Although we often call the Christian section of hip-hop “Christian Hip-hop” or “Christian Rap,” one may also hear the term Gospel Rap. So what is Gospel Rap? Is it different from Christian Rap? Does one encompass the other? It’s a deep topic and requires a lot of discussions.

In addition, this ties back to the Christian rapper vs. rapper who’s Christian debate. People may have differing opinions on all of these topics, but I believe there is a concrete answer to each question. The simple answer to whether or not there is a difference is, YES. However, we must also consider those different views and how this affects literal camps within the “Christian Hip-hop” community.

The Difference

The best way to explain how the differences between these styles or forms of music is to explain Gospel Rap first. It is also important to note that it is more correct to identify an artist as a Gospel rapper rather than a song as a Gospel rap song. These artists typically quote the Bible frequently in their music. The topics of their songs are mostly comprised of Gospel themes. Sometimes we hear the term “ministry over music.” That is Gospel rap.

Some artists that fit this category would be FLAME, Bizzle, and GS. The sphere of Gospel rap is by no means bad. The greater the reach and impact they have the better. They’re people out here trying to do good and show glory to God. We can see this clearly in their music. Consider the themes of any one of Bizzle’s albums. He commented in an interview with Respect, “like every album, [Crowns and Crosses] was inspired by my relationship with the Lord.”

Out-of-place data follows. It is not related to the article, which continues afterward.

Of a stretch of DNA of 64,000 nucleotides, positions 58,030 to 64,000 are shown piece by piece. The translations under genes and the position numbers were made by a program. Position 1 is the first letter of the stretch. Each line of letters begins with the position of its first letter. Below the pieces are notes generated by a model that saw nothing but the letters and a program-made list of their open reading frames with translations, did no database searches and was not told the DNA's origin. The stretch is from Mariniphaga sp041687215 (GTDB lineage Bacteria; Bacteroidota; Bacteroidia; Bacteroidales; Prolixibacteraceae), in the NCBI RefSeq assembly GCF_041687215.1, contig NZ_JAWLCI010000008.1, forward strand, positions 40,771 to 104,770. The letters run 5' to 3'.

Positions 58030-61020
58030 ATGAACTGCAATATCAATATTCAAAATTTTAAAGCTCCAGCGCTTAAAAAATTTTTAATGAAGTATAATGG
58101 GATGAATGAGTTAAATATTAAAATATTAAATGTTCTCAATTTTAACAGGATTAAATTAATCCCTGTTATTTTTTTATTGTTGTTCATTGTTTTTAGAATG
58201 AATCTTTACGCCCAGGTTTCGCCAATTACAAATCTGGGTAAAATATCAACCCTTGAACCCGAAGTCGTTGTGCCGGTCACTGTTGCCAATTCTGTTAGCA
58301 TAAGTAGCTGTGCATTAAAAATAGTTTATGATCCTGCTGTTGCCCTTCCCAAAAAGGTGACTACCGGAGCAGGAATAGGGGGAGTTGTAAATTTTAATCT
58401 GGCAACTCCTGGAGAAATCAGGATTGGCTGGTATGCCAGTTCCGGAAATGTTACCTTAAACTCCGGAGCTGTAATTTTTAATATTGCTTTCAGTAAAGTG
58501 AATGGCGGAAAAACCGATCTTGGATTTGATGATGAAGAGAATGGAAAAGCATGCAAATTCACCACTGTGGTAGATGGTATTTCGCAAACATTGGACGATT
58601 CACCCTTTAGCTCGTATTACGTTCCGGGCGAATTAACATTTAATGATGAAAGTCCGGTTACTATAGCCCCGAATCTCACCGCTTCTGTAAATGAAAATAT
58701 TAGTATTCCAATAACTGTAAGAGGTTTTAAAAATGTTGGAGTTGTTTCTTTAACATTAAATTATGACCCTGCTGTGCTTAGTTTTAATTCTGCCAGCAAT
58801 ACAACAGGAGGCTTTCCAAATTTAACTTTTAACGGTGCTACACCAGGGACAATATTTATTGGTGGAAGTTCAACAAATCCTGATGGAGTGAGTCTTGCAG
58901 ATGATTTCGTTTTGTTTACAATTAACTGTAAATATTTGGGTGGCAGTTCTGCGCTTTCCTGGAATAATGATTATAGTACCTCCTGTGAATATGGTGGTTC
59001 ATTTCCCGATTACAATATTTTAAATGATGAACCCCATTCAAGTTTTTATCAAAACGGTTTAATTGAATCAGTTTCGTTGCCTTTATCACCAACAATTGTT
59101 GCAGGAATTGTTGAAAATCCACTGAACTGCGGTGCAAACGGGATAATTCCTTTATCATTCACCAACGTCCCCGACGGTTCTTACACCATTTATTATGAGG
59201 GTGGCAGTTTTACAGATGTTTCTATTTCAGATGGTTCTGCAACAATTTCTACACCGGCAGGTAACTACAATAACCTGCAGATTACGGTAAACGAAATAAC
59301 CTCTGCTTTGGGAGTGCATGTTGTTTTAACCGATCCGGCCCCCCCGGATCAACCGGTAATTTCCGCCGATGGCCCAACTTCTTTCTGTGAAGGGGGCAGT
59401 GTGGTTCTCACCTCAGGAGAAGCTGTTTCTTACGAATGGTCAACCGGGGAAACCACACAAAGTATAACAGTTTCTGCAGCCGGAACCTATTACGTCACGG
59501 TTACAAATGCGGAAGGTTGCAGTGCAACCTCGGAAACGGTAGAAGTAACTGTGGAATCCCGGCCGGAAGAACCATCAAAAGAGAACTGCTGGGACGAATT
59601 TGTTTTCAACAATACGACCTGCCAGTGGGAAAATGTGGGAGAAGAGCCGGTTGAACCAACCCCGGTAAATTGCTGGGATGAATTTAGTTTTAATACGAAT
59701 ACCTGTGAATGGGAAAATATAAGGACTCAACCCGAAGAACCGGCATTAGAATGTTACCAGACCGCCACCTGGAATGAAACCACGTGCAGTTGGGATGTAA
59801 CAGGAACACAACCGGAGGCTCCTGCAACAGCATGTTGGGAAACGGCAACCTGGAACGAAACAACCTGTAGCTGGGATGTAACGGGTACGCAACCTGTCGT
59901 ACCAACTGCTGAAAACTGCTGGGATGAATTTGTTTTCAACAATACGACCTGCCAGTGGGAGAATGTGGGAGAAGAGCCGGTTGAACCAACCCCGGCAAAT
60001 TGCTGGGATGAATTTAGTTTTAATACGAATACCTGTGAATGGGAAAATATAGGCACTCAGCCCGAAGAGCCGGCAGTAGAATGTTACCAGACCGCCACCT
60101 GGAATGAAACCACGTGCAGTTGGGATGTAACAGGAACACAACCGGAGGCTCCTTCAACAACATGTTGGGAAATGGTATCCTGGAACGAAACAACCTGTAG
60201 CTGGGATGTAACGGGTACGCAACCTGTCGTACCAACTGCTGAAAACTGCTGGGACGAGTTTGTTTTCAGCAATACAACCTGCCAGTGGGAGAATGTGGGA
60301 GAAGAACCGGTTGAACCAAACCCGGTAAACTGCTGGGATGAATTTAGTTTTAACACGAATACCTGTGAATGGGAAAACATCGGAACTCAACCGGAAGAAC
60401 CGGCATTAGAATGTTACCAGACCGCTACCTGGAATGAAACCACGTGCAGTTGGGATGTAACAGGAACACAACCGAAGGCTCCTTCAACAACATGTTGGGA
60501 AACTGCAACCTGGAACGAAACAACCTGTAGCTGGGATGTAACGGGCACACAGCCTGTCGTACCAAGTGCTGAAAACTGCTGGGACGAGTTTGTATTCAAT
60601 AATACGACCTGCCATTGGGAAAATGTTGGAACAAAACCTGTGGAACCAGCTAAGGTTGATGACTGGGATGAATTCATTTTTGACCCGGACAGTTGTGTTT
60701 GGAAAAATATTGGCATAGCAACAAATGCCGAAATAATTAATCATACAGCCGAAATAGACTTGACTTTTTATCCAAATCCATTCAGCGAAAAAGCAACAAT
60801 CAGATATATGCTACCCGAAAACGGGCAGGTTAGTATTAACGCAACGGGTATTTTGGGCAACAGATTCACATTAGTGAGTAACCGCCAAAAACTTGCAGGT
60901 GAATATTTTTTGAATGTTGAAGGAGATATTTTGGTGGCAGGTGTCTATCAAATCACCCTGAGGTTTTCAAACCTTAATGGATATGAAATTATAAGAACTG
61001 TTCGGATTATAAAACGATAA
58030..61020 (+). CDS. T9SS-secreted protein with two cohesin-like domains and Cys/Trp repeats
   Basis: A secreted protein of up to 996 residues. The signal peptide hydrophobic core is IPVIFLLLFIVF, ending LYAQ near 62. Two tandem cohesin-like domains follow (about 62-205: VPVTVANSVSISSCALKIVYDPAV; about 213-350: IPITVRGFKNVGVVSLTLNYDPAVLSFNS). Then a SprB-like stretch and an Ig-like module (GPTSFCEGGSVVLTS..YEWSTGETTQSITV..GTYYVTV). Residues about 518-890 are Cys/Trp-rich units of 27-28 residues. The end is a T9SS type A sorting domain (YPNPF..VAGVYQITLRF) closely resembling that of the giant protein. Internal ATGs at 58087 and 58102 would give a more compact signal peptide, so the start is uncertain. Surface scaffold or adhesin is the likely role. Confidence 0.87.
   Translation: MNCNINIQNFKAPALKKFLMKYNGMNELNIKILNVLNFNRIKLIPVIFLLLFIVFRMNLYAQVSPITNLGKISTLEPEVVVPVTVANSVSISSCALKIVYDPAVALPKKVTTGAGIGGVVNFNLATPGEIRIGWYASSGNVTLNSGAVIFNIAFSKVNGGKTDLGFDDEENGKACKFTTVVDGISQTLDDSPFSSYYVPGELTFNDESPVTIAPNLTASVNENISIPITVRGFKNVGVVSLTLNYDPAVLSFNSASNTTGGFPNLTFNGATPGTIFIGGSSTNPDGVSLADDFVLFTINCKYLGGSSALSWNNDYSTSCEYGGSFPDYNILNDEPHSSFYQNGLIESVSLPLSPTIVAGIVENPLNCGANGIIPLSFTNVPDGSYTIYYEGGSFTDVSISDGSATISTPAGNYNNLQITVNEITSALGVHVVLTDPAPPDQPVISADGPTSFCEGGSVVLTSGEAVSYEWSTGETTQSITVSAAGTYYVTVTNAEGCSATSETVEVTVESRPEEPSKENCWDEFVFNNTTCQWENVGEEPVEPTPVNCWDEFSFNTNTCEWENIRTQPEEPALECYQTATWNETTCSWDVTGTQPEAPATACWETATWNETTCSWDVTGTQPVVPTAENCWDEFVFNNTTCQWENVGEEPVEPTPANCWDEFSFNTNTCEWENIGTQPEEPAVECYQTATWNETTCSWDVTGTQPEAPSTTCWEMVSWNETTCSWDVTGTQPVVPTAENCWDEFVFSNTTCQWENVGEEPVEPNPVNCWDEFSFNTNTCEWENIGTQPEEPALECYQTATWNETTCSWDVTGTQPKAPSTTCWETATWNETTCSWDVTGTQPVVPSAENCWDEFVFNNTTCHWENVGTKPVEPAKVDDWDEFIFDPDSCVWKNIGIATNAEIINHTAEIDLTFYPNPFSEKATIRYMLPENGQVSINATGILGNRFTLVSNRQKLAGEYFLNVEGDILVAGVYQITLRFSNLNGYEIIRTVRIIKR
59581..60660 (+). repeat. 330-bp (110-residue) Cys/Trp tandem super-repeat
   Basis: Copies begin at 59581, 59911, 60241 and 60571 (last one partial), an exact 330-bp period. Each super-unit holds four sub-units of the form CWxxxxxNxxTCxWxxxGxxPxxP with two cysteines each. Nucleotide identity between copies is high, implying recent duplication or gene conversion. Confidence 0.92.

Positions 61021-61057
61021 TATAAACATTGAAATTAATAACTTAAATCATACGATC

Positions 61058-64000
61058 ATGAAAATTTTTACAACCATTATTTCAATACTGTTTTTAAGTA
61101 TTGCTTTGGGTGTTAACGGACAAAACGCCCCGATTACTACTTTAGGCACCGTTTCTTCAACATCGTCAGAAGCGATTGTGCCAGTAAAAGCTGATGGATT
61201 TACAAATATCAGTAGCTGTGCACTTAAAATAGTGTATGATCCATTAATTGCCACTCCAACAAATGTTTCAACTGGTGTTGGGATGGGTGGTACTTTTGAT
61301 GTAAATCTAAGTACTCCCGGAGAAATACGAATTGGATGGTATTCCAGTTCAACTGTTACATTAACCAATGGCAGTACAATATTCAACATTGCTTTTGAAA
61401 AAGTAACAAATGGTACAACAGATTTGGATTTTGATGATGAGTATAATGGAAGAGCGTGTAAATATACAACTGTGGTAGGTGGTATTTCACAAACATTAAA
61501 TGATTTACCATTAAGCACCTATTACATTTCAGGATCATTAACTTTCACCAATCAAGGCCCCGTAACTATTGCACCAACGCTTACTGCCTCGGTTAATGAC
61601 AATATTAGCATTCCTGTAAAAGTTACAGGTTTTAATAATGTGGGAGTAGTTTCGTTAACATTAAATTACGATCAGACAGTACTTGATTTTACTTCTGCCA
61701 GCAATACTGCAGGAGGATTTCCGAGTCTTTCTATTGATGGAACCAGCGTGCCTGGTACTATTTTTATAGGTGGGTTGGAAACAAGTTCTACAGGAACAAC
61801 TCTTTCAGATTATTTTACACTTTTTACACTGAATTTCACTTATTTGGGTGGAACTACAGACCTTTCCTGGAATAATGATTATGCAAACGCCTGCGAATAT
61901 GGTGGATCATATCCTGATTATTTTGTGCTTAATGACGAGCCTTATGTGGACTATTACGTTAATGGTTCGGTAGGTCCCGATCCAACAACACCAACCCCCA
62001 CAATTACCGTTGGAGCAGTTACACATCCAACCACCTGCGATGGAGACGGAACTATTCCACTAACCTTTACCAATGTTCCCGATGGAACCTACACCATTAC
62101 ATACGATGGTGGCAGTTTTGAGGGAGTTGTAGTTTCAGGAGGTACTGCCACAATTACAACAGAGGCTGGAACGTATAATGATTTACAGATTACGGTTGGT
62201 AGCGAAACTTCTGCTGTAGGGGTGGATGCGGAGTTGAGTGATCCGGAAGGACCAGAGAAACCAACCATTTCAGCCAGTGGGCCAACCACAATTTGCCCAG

Christian Rap, on the other hand, encompasses Gospel Rap. These artists may not necessarily rap about God on every single song. Even still, they have clean music that doesn’t contradict the standards of the gospel. NF, 1KPhew, and nobigdyl. are all rappers who fit into this category. We know NF always shares about his personal struggles in his music. Even still, he confesses his faith (even if he struggles with it) in his music. As he said on his last album, “this year I might do something different like talking to God more.” Thus, those who only fall under the Christian Rap category don’t restrain themselves from talking about God. Rather, they don’t limit themselves to religious themes in their music.

The Narrative – Christian Rapper vs Rapper Who’s Christian

Let’s say we’re talking about a new rapper. We’re on Rapzilla’s Facebook group. Or maybe we’re on a Social Club Misfits Instagram post. Someone says, “Yeah he’s a super dope Christian rapper.” Most of us would not assume he is a “gospel rapper” by our previous definition. A lot of the time the person who made that comment won’t be trying to give that impression either. That’s because we are familiar with this subculture and the music. But if we go outside, especially to mainstream hip-hop, they have a different mindset.

Lecrae expressed this very clearly on T.I.’s expediTIously podcast. Many hip-hop fans have a preconceived thought when they hear someone say Christian or Gospel Rap. “Before they listen to it [people said], ‘we don’t wanna hear this gospel rap.'” They think “that it’s lame, it’s gonna be corny.” Whenever they hear either phrase, they assume it to be what Gospel Rap is. However, it really depends on who you listen to. Some people fit in that “Gospel Rapper” box that others put them in. Others, like Lecrae, do not. “I’m talking about real-life on my records… I MAY talk about God.”